Reprinted from the Tideland News
RALEIGH — Final approval of state funds to begin the acquisition of about 290 acres for an addition to Hammocks Beach State Park in Swansboro was mysteriously pulled from the N.C. Council of State agenda yesterday morning.
According to sources, the decision for the governor’s “cabinet” not to consider the item was technical and bureaucratic in nature, not a problem of substance. One person close to the issue said it was a “miscommunication” between the “environmental people” and the “property people” in the state attorney general’s office.
As a result, Charlie Peek, spokesman for the N.C. Division of Parks and Recreation confirmed Tuesday, “We fully expect it to reappear on the agenda in April.”
It’s purely a legal issue, he said, one that should be resolved soon. But Peek said the details of what the problem is were not clear to him, and he couldn’t immediately offer an explanation.
The Council of State, which must approve state land acquisitions, was to have voted on the proposed allocation of $6.96 million to buy about 200 acres; and The Conservation Fund, through its North Carolina chapter office, has committed $3.1 million more to buy the remaining 90 or so acres, state director Bill Holman said last week.
The fund is expected to work with the state parks system over the next couple of years to enable the state to buy the land, according to Holman. In the meantime, the 90 acres are to be conserved.
Under an agreement struck last year between the state and the property owners, John H. Hurst and Harriet Turner Hurst, a lawsuit that has held up the addition to the park for years ended. The state Superior Court, where the case has resided since 2010, awarded the property to Hurst and Turner, who are to sell the land to the state for about $10 million.
Hammocks Beach State Park is currently made of four different areas: the 30-acre mainland, which is the hub and home of the visitors’ center and ferry dock; Bear Island, an 892-acre largely unspoiled barrier island with a ferry landing, an ocean beach with lifeguards and a restroom and concession facility; Huggins Island, a 225-acre maritime island, home to a historic Civil War battery, at the mouth of the White Oak River in Bogue Inlet; and about half of 23-acre Jones Island, seven miles northeast of Bear Island at the mouth of White Oak.
The acquisition would represent about a 25 percent increase in the total size of the park and close to a 1,000 percent increase in the mainland area.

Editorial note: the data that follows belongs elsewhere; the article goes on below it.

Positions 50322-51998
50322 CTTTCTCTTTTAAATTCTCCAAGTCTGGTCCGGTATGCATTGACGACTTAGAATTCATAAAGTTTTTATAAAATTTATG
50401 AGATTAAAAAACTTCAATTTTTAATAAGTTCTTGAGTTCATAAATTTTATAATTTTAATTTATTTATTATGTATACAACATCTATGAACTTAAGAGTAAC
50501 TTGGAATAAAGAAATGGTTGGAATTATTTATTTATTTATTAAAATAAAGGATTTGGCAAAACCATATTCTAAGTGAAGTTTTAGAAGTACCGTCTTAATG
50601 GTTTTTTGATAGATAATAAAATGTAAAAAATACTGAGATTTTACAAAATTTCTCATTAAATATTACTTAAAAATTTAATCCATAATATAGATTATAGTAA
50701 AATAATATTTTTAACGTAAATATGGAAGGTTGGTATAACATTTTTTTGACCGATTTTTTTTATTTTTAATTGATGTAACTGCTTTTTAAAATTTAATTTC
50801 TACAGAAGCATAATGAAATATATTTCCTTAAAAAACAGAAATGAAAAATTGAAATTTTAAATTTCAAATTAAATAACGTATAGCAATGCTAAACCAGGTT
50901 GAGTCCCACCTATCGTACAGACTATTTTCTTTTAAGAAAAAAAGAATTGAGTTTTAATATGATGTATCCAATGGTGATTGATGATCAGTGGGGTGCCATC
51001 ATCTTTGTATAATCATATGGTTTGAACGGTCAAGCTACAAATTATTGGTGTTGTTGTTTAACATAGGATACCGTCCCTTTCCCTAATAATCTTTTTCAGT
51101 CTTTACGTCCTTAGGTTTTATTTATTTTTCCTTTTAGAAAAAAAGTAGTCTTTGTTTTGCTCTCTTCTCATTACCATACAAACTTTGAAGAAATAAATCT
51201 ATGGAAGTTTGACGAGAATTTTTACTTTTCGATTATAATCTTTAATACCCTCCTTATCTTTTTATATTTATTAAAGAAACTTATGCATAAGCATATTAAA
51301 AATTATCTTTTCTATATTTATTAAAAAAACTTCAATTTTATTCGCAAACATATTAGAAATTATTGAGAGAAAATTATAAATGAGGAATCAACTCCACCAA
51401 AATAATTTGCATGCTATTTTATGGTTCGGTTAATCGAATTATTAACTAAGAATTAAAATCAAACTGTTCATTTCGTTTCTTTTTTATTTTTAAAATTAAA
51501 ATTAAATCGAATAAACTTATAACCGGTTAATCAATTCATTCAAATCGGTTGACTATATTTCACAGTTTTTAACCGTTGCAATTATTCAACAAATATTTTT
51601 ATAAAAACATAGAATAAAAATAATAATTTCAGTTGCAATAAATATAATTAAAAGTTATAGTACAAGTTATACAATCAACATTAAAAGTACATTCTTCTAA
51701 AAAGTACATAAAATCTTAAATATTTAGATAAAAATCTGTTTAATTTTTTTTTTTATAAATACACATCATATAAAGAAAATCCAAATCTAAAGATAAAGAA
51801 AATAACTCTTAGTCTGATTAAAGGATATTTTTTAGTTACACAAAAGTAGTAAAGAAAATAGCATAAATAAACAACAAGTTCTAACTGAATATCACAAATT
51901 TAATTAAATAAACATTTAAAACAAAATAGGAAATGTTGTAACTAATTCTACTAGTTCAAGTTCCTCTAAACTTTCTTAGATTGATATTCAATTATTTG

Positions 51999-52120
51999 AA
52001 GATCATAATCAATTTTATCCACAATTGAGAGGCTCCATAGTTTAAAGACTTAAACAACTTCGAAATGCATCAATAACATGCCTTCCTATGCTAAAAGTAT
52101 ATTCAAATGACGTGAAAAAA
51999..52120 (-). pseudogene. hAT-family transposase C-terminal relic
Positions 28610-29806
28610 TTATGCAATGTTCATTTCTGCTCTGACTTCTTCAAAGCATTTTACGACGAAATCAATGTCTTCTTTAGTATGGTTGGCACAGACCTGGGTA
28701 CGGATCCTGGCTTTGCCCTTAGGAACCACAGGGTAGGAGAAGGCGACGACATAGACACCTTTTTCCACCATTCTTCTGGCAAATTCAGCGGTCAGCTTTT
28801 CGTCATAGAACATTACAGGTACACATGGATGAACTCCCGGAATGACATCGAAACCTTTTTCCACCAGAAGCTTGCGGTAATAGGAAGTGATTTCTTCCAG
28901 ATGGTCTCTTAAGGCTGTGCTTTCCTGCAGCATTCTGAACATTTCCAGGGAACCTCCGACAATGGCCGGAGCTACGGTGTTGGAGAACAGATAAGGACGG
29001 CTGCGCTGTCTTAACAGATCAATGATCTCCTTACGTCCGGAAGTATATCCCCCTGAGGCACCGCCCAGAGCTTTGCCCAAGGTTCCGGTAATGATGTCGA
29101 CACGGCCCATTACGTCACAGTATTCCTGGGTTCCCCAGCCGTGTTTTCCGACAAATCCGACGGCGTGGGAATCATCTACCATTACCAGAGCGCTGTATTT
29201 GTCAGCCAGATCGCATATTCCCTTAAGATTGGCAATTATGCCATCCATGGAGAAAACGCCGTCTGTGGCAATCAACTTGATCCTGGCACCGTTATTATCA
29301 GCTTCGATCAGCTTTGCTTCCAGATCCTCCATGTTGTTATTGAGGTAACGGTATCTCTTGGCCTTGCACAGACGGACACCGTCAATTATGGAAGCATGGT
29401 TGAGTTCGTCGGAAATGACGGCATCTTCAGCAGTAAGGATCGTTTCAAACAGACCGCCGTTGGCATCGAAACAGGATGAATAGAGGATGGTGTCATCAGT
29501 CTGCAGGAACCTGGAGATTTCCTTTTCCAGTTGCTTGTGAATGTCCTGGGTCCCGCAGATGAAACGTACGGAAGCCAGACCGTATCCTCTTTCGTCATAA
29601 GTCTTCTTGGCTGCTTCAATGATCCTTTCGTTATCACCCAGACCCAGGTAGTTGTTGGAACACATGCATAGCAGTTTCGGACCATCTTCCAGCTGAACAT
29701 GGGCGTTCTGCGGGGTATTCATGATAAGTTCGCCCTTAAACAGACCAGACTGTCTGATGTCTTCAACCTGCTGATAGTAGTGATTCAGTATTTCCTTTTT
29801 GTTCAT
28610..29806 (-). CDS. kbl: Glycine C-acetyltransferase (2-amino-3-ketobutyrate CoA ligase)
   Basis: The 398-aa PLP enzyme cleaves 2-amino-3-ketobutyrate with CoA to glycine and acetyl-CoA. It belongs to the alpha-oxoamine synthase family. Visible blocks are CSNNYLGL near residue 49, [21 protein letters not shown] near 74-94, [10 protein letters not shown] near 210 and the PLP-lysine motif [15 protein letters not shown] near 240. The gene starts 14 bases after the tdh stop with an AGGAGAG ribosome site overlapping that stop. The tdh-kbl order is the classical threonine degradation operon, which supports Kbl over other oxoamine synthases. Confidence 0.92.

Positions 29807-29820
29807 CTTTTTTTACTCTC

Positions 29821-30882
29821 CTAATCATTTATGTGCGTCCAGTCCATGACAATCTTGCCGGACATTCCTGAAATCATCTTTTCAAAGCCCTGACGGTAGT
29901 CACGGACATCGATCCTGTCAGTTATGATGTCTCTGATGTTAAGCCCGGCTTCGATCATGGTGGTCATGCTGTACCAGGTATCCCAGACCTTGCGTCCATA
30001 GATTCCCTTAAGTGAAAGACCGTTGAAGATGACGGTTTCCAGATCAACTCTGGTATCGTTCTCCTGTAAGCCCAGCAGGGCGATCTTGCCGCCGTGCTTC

Holman said Tuesday he was disappointed the item was pulled from the agenda, but he remains excited about the addition. “This has been a priority of the state parks system for years and a top priority of the environmental and conservation community, too,” he said. “It’s never a done deal until the deeds have been handed over, but it’s exciting to be this close.”
The Conservation Fund is an environmental nonprofit with a dual charter to pursue environmental preservation and economic development. Since its founding in 1985, the organization has protected more than seven million acres of land and water in all 50 states, including parks, historic battlefields, and wild areas. It works with community and government leaders, businesses, landowners, conservation nonprofits and other partners to create innovative solutions that integrate economic and environmental objectives.
The state Parks and Recreation Trust Fund Authority had approved a $1.06 million allocation for the purchase of the Hammocks Beach land during its Dec. 5 meeting, bringing its contribution to about $3.9. The other $3 million was included in the state’s 2014 budget. That money is to come from the sale of general obligation bonds.
Friends of Hammocks and Bear Island, the park’s volunteer support group, is trying to raise some or all of the money that would be used to repay The Conservation Fund, David Pearson, the group’s president, said last week. Onslow County, he said, has agreed to contribute but has not officially done so yet, and the friends will be seeking other partners.
Once the council of state approves the purchase, the state will have 90 days to close the deal with Hurst and Turner for $10 million, plus the taxes owed.
Once the deeds are in hand, Pearson said, the friends and the state will begin to update the master plan for Hammocks Beach State Park to reflect the addition. “It’s going to be very important for the community to get involved, to tell us what they would like to see happen,” he said. “That’s who all this has been done for: the public.”
His dream, Pearson has said, is to have a boating access site, similar in scope to the regional facility in Emerald Isle, camping, trails and much more on what some have called the most beautiful undeveloped property left along the state’s coastline. In addition, great swaths of the land should remain undisturbed, and some sections might be restored to its previous natural state.
On the council of state agenda, it simply puts it this way: “Acquisition of this property provides protection of water quality and subaquatic vegetation in Queen’s Creek and protection of scenic resources along the Intracoastal Waterway. The proposed acquisition will greatly expand the ability to provide environmental education and interpretive activities.”
“Once we actually get the deeds, we will be ecstatic that this land will finally be a part of Hammocks Beach State Park,” Pearson said.